In 1950, Australian writer Paul Brickhill published “The Great Escape”. The book was based on a mass escape of 76 Allied prisoners from the German Stalag Luft III prison camp. One of the masterminds behind the escape plan was Squadron Leader Roger Bushell.
Bushell was born in August 1910 in South Africa. He joined the British Royal Air Force (RAF) in 1932 and became Squadron Leader of No. 92 Squadron in October 1939. During his first war deployment at the Battle of Dunkirk, Bushell was shot down and crash-landed his Spitfire in German occupied territory. He was captured and became a prisoner of war (POW).
In the years that followed Bushell troubled his captors by making several escape attempts. Trying to escape was in line with the idea of military honour and regarded as legal by the Geneva Convention.
After several failed escape attempts Bushell arrived at the Stalag Luft III prison camp in October 1942. He quickly took over organizing the escape operations in the camp. He became known as the mastermind and was called ‘Big X’ by his comrades. The POWs simultaneously built three escape tunnels, which they dubbed ‘Harry’, ‘Tom’ and ‘Dick’. The most radical part of this plan was not the sheer scale of the construction, but the number of 200 men that Bushell planned to get through the tunnel. Only 76 eventually made it through ‘Harry’ during the night of 24 to 25 March 1944. Bushell and his partner Bernard Scheihauer successfully caught a train at Sagan. However, they were recaptured one day later near Saarbrücken in Germany.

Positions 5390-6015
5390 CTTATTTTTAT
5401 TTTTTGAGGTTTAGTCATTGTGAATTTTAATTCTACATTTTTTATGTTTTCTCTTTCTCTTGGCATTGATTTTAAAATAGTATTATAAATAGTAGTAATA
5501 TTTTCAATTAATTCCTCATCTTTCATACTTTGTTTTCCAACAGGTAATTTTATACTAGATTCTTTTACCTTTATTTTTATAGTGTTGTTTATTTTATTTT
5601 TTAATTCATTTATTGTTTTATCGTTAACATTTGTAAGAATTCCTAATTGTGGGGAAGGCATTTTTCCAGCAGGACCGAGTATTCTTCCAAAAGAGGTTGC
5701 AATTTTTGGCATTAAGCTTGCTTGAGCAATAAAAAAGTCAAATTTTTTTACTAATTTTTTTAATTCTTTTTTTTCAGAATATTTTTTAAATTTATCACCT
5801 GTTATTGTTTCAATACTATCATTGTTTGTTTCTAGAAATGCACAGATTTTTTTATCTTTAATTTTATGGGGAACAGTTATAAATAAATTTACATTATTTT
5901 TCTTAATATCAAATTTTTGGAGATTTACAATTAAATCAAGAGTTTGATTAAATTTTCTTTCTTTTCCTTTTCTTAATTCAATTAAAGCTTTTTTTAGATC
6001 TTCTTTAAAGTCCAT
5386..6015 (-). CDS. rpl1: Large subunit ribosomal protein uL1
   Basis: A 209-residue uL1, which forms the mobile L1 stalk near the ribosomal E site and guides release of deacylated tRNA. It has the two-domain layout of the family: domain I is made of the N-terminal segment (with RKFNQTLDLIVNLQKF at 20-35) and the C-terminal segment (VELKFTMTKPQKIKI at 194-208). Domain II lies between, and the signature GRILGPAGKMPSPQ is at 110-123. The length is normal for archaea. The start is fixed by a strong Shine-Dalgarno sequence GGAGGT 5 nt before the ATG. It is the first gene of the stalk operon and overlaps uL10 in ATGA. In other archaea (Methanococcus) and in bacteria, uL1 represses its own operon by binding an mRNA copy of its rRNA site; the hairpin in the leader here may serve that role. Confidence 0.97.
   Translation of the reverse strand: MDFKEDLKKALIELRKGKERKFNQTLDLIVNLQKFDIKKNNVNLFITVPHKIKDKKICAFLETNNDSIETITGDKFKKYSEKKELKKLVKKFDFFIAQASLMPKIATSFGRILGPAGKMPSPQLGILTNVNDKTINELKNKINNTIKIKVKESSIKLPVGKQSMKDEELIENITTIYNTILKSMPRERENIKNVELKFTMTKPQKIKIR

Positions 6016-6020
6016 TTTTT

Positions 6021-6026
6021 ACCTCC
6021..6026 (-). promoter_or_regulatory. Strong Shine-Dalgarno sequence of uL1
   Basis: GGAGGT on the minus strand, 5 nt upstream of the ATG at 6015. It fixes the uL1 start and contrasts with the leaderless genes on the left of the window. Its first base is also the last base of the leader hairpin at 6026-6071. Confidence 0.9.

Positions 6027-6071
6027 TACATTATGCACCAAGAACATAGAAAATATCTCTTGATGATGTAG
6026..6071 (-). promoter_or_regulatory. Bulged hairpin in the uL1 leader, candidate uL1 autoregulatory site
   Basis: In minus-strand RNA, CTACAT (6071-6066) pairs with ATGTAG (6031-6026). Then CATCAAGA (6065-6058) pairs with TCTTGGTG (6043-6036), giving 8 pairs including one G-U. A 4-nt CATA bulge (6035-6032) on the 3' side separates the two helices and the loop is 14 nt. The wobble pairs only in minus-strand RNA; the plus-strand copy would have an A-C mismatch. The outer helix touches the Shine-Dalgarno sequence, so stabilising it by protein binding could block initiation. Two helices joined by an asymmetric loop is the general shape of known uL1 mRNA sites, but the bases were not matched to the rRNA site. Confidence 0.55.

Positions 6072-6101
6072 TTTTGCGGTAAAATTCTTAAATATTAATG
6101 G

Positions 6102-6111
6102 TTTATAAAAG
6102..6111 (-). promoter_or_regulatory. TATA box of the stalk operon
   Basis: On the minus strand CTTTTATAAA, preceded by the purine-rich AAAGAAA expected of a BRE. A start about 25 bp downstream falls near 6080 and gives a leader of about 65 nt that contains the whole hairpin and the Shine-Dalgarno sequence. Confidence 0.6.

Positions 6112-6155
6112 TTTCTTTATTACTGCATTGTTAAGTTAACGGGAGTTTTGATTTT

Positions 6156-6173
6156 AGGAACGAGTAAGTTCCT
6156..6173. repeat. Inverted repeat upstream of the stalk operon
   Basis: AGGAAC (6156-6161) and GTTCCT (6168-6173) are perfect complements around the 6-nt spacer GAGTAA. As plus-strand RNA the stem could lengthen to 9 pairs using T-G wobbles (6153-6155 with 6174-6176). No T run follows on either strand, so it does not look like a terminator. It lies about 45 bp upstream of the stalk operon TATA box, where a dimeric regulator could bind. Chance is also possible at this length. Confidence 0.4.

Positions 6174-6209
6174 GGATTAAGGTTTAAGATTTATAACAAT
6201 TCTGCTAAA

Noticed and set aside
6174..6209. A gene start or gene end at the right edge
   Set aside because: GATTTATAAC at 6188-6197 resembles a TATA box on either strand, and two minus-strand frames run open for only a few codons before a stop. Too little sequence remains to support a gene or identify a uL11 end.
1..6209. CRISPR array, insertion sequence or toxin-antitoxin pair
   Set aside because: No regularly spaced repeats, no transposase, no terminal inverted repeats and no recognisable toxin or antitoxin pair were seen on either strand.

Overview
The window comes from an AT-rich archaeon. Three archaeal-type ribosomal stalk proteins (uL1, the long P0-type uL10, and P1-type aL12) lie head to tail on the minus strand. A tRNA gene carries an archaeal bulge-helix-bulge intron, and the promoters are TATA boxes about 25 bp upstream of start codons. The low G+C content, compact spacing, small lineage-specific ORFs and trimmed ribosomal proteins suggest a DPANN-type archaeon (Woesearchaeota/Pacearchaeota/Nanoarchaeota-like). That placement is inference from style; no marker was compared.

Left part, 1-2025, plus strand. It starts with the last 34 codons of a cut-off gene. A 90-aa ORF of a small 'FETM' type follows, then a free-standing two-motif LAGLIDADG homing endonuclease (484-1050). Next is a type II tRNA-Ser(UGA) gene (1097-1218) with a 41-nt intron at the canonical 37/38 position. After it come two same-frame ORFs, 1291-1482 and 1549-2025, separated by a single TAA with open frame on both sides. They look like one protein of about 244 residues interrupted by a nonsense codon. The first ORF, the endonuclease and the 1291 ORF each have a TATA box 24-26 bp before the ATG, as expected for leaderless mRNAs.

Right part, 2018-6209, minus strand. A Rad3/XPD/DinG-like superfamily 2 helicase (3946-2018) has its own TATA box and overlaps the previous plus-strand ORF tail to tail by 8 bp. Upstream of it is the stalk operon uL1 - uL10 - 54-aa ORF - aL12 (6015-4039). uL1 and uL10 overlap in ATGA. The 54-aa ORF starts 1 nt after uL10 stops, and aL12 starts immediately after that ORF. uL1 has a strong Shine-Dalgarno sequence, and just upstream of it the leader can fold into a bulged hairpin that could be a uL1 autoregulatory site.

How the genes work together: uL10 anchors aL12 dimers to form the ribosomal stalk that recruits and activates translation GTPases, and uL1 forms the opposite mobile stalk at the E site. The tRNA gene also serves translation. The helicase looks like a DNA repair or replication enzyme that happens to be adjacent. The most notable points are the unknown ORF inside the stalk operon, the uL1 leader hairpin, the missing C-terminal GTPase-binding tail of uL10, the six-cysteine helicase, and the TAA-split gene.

Of the 76 men that escaped, three made it back to England. Others were not so lucky. After the escape, Hitler issued the infamous Sagan-order, which ordered that fifty of the escapees that had been recaptured should be shot. Bushell was among the fifty that were murdered and was killed on 29 March 1944. He was buried at Poznan Old Garrison Cemetery in Poland.